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Celebrated cricket writer Qamar Ahmed’s autobiography launched

KARACHI: It was an evening to remember! Not just for the bevy of sports icons in the audience but for the entire gathering of eminent peo­ple who had converged at the auditorium of the imposing HBL Tower on Monday to celebrate the launch of the eagerly-awaited autobiography of acclaimed cricket writer and broadcaster Qamar Ahmed, titled ‘Far More Than A Game’.

The auspicious book launch, hosted by Chairman HBL Sultan Ali Allana, was made memorable by the enjoyable, worthwhile account of his life and career given by Qamar in his own inimitable style.

A veteran analyst of the game who also had a notable stint as a First Class cricketer in the early 1950s and 60s, Qamar has covered more matches in his 50-year journalistic career than any other living cricket reporter or writer — a monumental 450 Test matches, 738 ODIs and nine World Cups.

No wonder he had many stories to tell on Monday relating to class acts on the field, the game’s many controversies and interesting anecdotes, that clearly raised the spirits of his enthused audience.

With his vast experience at covering the gentleman’s game and a life well spent comprising a thousand shades, Qamar’s book could easily have contained 2000-plus pages and yet would have had the readers craving for more.

But Qamar, quite remarkably, tells his story with skill and flair in just 294 pages and a few dozen photographs, which makes a compelling read no less. Perception is reality, the saying goes. Modern players can never transcend time to repeat their feats and the fans hardly get a chance to tell it the way they witnessed it.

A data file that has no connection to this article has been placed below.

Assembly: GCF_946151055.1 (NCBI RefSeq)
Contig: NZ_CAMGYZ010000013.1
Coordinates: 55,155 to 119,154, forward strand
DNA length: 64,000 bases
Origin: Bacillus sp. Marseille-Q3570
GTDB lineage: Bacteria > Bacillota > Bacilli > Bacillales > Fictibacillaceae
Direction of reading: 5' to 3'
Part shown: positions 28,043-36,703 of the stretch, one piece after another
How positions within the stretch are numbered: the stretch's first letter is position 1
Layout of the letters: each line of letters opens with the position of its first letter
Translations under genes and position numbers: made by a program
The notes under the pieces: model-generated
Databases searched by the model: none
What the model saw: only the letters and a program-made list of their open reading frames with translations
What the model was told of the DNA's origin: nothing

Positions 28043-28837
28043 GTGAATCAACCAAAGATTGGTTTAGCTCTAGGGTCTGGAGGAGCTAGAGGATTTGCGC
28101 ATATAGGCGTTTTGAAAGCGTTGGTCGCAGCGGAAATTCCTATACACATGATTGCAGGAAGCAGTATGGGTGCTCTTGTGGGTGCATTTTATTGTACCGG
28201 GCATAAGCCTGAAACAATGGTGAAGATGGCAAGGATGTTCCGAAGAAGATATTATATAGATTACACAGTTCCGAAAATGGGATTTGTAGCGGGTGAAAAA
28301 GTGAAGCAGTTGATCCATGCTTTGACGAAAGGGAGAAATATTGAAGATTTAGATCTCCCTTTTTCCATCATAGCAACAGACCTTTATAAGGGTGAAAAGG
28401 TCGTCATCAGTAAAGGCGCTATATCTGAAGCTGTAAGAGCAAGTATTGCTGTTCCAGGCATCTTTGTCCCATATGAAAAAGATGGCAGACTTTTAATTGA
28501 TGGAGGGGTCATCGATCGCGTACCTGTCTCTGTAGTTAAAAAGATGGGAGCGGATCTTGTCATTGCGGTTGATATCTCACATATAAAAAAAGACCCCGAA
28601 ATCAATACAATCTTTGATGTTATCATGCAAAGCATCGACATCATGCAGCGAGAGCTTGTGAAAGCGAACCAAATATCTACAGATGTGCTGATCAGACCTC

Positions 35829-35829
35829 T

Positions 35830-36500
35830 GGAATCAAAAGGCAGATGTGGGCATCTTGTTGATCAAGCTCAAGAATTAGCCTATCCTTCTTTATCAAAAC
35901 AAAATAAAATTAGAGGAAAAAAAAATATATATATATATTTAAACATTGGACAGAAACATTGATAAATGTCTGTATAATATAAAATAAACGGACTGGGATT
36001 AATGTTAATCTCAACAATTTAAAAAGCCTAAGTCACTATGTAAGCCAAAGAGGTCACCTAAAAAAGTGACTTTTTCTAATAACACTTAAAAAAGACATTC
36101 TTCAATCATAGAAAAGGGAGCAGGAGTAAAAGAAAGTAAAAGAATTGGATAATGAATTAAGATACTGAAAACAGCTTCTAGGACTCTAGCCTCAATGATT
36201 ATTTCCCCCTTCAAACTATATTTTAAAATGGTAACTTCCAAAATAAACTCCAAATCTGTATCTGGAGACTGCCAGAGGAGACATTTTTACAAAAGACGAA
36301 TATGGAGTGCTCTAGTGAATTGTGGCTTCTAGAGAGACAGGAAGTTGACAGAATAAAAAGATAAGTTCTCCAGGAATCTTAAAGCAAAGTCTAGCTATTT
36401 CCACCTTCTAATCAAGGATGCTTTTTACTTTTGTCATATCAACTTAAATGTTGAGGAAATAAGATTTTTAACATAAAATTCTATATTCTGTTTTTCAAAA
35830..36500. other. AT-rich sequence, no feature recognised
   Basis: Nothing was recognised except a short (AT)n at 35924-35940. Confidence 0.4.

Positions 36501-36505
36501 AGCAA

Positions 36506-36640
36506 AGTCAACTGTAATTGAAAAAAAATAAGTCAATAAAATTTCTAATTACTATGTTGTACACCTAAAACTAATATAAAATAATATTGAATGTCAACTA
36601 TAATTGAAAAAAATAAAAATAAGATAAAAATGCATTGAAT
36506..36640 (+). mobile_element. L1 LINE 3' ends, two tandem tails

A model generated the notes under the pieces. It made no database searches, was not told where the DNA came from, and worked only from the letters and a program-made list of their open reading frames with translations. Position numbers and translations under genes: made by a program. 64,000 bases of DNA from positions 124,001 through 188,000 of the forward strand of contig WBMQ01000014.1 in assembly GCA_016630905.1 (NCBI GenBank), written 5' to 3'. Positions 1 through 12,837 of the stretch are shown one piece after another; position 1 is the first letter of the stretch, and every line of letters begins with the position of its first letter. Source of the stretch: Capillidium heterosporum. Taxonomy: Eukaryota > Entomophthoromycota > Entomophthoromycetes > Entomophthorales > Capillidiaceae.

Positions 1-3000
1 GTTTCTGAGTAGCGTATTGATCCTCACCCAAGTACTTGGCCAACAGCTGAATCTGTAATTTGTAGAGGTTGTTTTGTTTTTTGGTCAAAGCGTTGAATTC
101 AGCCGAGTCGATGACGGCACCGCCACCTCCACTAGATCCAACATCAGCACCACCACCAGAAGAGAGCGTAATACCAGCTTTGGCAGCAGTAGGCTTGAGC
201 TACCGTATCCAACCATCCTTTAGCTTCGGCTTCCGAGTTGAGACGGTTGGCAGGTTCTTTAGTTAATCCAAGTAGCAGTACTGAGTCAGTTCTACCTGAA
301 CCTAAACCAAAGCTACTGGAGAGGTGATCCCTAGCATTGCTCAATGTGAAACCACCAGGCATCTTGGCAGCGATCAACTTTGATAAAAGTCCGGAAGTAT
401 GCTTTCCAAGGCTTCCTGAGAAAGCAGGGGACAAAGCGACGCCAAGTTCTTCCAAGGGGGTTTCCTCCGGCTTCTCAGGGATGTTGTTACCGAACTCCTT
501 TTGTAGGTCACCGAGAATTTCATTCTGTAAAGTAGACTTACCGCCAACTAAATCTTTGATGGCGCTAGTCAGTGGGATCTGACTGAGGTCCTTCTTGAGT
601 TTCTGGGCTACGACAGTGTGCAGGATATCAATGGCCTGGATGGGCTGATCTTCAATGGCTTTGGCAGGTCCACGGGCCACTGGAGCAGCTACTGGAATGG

However, it is credit to a writer of Qamar’s intellect and writing prowess to describe the way it exactly happened, simply because he was there to see things first hand. Be it Zaheer Abbas’ unforgettable 274, Javed Miandad’s whirlwind debut hundred against New Zealand, Imran Khan’s demolition of the Indians at home and abroad, Bhagwat Chandrashekar and Abdul Qadir’s dazzling spin, Sachin Tendulkar’s first Test at Karachi’s NSK, Younis Khan and Hashim Amla’s triple hundreds, Richard Hadlee’s flowing run-up, King Viv’s ruthless reign – Qamar has seen it all.

As captain of the Sindh team, he had the distinction of dismissing all five Mohammad Brothers — Hanif, Wazir, Raees, Mushtaq and Sadiq — while as a freelance reporter who worked for leading dailies around the world, Qamar had the distinction of interviewing the legendary Nelson Mandela, Sir Gary Sobers and Sunil Gavaskar.

While in Australia as a BBC reporter, he rubbed shoulders with cricket revolutionary Kerry Packer, snubbed the fixing mafia in England and elsewhere despite their enticing offers, and upheld the golden rules of journalism and humanity with his honest, hard-hitting coverage of scores of thrilling cricket-related events in dozens of countries.

50 years is a lot of time to accumulate experience and knowledge and the book preserves Qamar’s experiences and memories in a clear, concised format, taking the reader through a fascinating journey. This is a fact well acknowledged by renowned writer Peter Oborne in his brilliant foreword to the book.

The book launch, which was primarily the brainchild of Jamal Mir, CEO Prestige Communi­cations, had many distinguished personalities in attendance from all walks of life including former captains Mushtaq Mohammad, Zaheer Abbas, Moin Khan, Wasim Bari, Sarfraz Ahmed, orator and filmmaker Javed Jabbar, squash maestro Jahangir Khan, HBL president Mohammad Aurangzeb, UBL’s Mansoor M Khan, noted writer Talat Rahim, all-rounder Abdul Razzaq, team owner and tycoon Nadeem Omar besides other prominent bankers, mediamen and intellectuals.

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